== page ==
Military aircraft and ships searched the ocean off Southern California for any sign of the victims while investigators gathered recordings of air traffic controllers and pilot communications. The search covered 644 square miles of ocean but focused on a debris field 50 miles off the San Diego coast.
The crash involved a Coast Guard C-130 with a seven-member crew and a Marine Corps AH-1W Super Cobra with two aboard as it flew in formation near the Navy's San Clemente Island, a site with training ranges for amphibious, air, surface and undersea warfare. It was not known whether the pilots were aware of each other before the 7:10 p.m. Thursday collision.
"A tragic event," Pentagon spokesman Bryan Whitman said. "The search is still on, but it's likely taken the lives of nine individuals."
In San Diego, crews of Navy ships, Coast Guard cutters and helicopters planned to keep scouring the ocean even though nearly a full day had passed since the accident.
"We're still in the search-and-rescue phase, we are not standing down from that at this point," said Capt. Tom Farris, commander of the Coast Guard's San Diego sector. "We have every hope we will find survivors.
The identities of the crew members were not immediately known. The C-130 crew had survival gear aboard the aircraft, including exposure suits that could have allowed them to survive in the water for hours, Petty Officer Henry Dunphy said.
The Sacramento-based C-130 crew was looking for a man on 12-foot motorized skiff who was reported missing after leaving Avalon Harbor on Santa Catalina Island to reach a friend on a disabled yacht that had gone adrift off Catalina in high winds Tuesday, authorities said.
The Marine helicopter was flying from Camp Pendleton near San Diego to San Clemente Island, said Maj. Jay Delarosa, a spokesman for Marine Corps Air Station Miramar in San Diego.
Two Super Cobras, a type of attack helicopter, were escorting two big CH-53E Super Stallion transport helicopters carrying Marines to the island, Delarosa said. He did not know how many Marines were aboard the transports.
After the collision, the other three helicopters returned to base, he said.
The accident occurred in airspace uncontrolled by the FAA and inside a so-called military warning area, which is at times open to civilian aircraft and at times closed for military use, said Federal Aviation Administration spokesman Ian Gregor. He added that he did not know the status of the airspace at the time.
Minutes before the collision, the FAA told the C-130 pilot to begin communicating with military controllers at Naval Air Station North Island in San Diego Bay, but it was not known if the pilot did so, Gregor said.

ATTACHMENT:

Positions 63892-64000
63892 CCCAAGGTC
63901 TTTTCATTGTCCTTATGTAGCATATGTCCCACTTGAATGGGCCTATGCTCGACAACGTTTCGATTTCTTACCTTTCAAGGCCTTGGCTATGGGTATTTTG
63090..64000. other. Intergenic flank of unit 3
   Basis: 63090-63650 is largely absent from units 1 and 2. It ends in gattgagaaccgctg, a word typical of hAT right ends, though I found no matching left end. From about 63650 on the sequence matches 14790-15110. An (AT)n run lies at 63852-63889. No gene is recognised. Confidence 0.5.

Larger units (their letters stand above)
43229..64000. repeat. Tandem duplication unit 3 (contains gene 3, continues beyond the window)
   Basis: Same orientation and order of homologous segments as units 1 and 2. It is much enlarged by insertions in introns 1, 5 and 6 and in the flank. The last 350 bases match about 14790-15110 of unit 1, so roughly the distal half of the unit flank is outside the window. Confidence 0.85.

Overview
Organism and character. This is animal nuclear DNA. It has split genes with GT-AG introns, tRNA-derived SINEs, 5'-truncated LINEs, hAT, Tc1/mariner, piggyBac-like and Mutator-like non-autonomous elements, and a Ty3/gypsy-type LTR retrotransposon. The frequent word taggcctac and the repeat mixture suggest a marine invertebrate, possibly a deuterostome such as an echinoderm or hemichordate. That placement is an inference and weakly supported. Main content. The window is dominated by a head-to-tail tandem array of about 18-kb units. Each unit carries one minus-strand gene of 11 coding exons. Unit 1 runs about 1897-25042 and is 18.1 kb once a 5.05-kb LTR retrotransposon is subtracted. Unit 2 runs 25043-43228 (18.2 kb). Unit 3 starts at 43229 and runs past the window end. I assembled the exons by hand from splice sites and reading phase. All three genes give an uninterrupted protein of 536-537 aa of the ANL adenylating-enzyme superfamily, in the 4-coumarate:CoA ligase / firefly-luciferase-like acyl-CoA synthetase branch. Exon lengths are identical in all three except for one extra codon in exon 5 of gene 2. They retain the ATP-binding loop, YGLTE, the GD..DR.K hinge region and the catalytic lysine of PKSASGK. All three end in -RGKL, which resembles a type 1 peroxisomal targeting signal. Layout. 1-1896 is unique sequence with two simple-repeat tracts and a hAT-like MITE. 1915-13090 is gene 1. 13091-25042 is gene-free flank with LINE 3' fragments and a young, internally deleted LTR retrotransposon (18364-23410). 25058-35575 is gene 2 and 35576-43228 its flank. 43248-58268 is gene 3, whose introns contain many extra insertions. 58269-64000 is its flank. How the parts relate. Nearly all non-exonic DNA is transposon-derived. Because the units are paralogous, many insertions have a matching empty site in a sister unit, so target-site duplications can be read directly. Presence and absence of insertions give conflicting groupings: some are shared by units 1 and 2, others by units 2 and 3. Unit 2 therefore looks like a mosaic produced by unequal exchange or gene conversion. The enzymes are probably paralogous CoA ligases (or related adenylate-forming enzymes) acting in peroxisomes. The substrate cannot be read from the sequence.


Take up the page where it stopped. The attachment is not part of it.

FAA controllers never communicated with the Cobra pilots, Gregor said.
Farris, the Coast Guard commander, said it is not unusual to have a high volume of military traffic working in training areas. "That's not unusual," he said. "We do that every night and it's something we're trained to deal with."
He said pilots in the area are responsible for seeing other's aircraft around them.
Pilots "operate in that area on a see-and-avoid principal," he said.
Farris said experts on operations, maintenance and safety arrived in San Diego on Friday to begin collecting evidence to produce a report on the cause of the collision to prevent another accident.
The investigation will involve recordings of transmissions by the aircraft, the FAA and Navy controllers, he said.
The four-engine C-130 was conducting its search from an altitude of 900 to 1,000 feet and visibility was 15 miles, according to the Coast Guard.
Citing the continuing investigation, Delarosa said he couldn't comment on whether the helicopter pilots were aware of the Coast Guard search operation. He said that since it was after dark, the helicopter pilots would have been wearing night-vision goggles.
The aviation division for Camp Pendleton and Miramar suspended flights through the weekend, Delarosa said. Incoming aircraft will be allowed to land at the bases.
Navy spokeswoman Angelic Dolan declined to answer questions about the collision.
The search for the man on the skiff continued.
He was identified as David Jines, 50, a resident of Catalina, said Los Angeles County Sheriff's Lt. Jeff Donahue.
Jines left Avalon around 8 p.m. Tuesday on a skiff to go help a friend, Linda Jones, who was having trouble keeping her 57-foot vessel anchored in high winds, Donahue said.
Jones told The Associated Press that Jines boarded her yacht and helped her maneuver to a quarry where they thought they had made anchor.
"He thought I was safe so he decided to go back home," Jones said. "I said, 'I don't think you should go.' But he said he had to get back to his sailboat." She said Jines' sailboat was anchored at the Avalon harbor.
She said the anchor didn't hold and a Coast Guard cutter ultimately towed her boat to Los Angeles. She reported Jines missing the next day when she returned to the harbor and couldn't find him.
"I didn't know Dave was in any kind of peril," she said.
The C-130 was based at the Coast Guard's air station in Sacramento.
Coast Guard flotilla Cmdr. Ron Clark said the primary mission of the base's C-130s is search and rescue in an area stretching from the Canadian border to Ecuador and halfway to Hawaii. The station is also responsible for marine enforcement ranging from drug interdiction to fisheries.
Clark declined to discuss the collision, referring calls on that to the San Diego operations.
A C-130 from Hawaii was flown to Sacramento on Friday to allow the station to continue operating normally.
The offshore military airspace occupies a wide swath of area from the U.S.-Mexico border to California's central coast.
Military flights are common along the San Diego County coast. Marine helicopters are often seen flying from coastal Camp Pendleton to ships and the island.
Nguyen reported from Los Angeles; Associated Press Writer Juliet Williams in Sacramento contributed to this report.